IWD 2021: Interview with Funmi Ogbue


The Zigma LTD Founder and MD shares her experiences of creating a female-dominated oilfield services provider.

Funmi is the founder and Managing Director of Zigma. After decades working with multinational organisations in the oil and gas sector including Abacan, Nexen and Shell Nigeria Exploration and Production Company Limited (SNEPCO) she established Zigma.
 
She is also President of Women in Energy Network (WIEN), an association dedicated to closing the gender gap within the energy sector.


What drew you to a career in the traditionally male-dominated energy sector?
 
I joined the industry right after University, working for Abacan Resources, a Canadian Oil Company, as their first employee in Nigeria. As a young girl, I didn’t realise it was male dominated, novel or indeed difficult. My first mentor, Tunde Folawiyo, who at the time introduced me to Abacan also made it quite easy for me to grow. He provided me with strong professional and emotional support and made me feel like I could accomplish anything I set my mind to do.
 
Describe your leadership style in just a few sentences.
 
I love the servant leadership methodology which essentially helped me to realise we are all leaders no matter where we find ourselves. From a very young age, I have felt responsible for results on a wide range of issues personally and in the workplace. I have also felt responsible for the wellbeing and performance of those people along my path.
 
How has COVID-19 impacted gender diversity in both O&G and the wider energy sector in Africa? Is there opportunity for women in this moment of adversity?
 
I believe that COVID-19 has impacted everyone, male and female, in a major way emotionally, physically and mentally. To thrive we have to come together to support and care for each other. Of course, I believe women are traditionally more nurturing and have innate abilities to multitask, so we need to rise up now more than ever and take our place in the leadership of our continent. In the energy industry, I am encouraging women in my network to look carefully at the energy transition and take a position in any segment along the value chain. I see a new horizon emerging and women can take advantage now. COVID-19 has been a leveller and women should be able to emerge with significant opportunities in the post-pandemic world where climate change, renewable energy discourse will take centre stage.
 
Globally, why do so many women still seem to struggle to make it past middle management to reach senior leadership roles – particularly in the energy sector?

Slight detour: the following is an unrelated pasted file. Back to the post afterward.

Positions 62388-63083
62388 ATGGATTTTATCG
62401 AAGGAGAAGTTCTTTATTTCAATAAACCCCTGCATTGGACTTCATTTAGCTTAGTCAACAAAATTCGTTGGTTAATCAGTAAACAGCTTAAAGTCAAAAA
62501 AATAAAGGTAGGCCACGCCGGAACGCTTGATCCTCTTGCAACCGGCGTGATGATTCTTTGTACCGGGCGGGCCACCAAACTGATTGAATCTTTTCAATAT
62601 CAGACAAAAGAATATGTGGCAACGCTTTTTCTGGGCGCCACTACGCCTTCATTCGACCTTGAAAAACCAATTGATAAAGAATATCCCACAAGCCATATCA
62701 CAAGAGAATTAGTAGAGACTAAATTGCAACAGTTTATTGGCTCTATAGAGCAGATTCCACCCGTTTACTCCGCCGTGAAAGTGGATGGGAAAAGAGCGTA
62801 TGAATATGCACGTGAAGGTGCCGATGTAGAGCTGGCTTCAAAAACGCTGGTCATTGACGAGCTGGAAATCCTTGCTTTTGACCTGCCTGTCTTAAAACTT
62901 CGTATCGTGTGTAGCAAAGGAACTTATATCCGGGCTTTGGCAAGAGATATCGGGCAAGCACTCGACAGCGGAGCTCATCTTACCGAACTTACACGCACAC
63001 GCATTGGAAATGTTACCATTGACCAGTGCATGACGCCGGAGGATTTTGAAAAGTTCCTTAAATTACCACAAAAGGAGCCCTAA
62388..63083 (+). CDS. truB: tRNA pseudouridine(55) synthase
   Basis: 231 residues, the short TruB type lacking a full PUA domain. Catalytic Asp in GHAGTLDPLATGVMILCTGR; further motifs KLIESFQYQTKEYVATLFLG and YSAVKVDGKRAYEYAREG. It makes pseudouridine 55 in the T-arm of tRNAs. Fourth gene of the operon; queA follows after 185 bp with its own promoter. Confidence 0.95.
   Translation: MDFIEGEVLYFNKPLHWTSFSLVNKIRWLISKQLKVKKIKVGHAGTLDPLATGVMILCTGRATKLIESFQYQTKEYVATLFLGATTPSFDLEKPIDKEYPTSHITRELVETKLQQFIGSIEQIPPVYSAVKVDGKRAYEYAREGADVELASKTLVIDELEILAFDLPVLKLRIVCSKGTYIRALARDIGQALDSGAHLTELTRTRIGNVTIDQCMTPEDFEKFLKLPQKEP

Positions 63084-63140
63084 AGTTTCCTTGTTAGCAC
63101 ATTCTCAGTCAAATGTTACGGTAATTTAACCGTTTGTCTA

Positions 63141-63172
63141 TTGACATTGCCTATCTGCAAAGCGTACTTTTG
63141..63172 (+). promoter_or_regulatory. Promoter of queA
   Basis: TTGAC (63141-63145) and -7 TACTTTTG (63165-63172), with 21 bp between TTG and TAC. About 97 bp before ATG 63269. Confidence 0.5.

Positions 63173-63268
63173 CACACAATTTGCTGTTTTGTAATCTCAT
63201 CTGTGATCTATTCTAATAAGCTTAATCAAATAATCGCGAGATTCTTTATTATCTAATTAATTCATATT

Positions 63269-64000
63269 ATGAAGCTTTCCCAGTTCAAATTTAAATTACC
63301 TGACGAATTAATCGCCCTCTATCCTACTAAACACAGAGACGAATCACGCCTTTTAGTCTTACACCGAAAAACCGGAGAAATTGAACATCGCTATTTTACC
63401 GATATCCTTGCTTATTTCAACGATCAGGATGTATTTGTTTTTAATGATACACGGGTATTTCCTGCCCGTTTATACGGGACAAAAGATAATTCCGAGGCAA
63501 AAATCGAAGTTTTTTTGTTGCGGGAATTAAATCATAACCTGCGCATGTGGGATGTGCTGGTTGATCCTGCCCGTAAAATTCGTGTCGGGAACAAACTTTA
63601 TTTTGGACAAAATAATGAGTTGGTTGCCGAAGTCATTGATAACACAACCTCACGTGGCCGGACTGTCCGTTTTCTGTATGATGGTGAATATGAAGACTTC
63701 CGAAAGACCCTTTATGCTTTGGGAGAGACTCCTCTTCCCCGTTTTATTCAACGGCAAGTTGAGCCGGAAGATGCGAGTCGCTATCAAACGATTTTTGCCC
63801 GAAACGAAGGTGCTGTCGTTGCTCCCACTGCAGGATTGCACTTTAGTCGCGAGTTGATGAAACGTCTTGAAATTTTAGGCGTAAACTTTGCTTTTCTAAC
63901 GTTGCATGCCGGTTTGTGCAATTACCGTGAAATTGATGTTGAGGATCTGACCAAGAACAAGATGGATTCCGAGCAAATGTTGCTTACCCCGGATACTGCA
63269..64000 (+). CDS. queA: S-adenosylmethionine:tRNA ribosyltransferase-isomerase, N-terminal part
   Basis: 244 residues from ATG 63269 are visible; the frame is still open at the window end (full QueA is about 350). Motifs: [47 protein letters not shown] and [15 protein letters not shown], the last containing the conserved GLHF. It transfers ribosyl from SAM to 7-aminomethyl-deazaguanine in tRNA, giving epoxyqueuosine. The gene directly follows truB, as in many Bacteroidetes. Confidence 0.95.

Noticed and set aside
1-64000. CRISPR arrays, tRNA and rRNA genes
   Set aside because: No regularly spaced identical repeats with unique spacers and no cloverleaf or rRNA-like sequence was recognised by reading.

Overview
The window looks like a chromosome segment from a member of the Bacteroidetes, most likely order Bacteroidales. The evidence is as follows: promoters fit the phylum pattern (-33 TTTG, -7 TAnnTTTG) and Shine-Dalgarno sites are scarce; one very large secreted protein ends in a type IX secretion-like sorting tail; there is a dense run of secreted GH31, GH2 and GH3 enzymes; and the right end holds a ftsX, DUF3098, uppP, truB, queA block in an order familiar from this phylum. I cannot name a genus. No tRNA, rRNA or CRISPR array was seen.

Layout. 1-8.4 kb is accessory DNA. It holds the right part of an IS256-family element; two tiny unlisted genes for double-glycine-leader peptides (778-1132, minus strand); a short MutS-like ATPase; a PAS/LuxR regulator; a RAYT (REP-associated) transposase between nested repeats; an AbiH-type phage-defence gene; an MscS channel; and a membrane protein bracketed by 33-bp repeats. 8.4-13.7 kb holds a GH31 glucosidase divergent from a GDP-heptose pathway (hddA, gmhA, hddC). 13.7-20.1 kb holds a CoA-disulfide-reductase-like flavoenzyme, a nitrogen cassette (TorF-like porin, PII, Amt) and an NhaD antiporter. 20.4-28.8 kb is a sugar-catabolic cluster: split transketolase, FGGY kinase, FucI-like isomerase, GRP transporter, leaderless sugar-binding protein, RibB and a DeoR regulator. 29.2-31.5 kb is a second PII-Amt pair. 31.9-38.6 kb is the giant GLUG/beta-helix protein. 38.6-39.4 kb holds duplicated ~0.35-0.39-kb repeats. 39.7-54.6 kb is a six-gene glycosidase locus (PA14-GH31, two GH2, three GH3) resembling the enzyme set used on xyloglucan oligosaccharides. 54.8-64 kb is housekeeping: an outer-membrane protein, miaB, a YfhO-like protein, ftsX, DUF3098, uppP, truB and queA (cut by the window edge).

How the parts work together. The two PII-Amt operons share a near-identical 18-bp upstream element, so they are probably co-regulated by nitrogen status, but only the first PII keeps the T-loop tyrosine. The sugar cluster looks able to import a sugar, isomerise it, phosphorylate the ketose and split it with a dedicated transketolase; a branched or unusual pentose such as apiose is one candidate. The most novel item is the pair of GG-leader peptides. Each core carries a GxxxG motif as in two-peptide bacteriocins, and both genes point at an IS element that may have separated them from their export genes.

I think making babies, raising families, post-partum depression, menopausal issues and geographical difficulties are real issues for women between the ages of 30-50 and these are the years when people are expected to rise into more senior leadership positions. These create a lot of instability for women and then when it’s time to come back they have absences the workplace cannot accommodate. I do think entrepreneurship and diversity in the supply chain might be the solution to this and I commend the work that ExxonMobil and We Connect International are doing to promote supplier diversity. I encourage more corporates to get onboard with this effort as it would allow more women to stay engaged whilst still having the flexibility they absolutely require at those stages in their lives. Thereafter they can come back into board positions and contribute. After all, diversity in the board room makes for better financial results in organisations.
 
What is your view on “positive discrimination initiatives”, or the use of hiring quotas in achieving gender parity?
 
I think there is certainly unconscious bias in hiring and decision-making and so I absolutely support quotas for this reason.
 
How is your company working to attract the best young – especially female – talent to work in oil and gas?
 
My organisation, Zigma, has a 60% female workforce. We do our best to support them from marriage through to when they are making babies and have young families. Also, as President of the Women in Energy Network we partner with funding agencies and corporates to develop female talent at secondary and graduate levels. I also personally speak at graduate programmes and conferences to encourage ladies to come into our industry.
 
Linked to this, what is the number one characteristic you look for in new hires?
 
I look for interest, passion and strong logical capabilities. I absolutely love mathematics graduates and would hire them any day for their strong logic skills.

Are you interested in getting involved in the D&I conversation in the oil and gas sector? Join AOW Accelerates: Diversity & Inclusion at AOW 2021. Register here.
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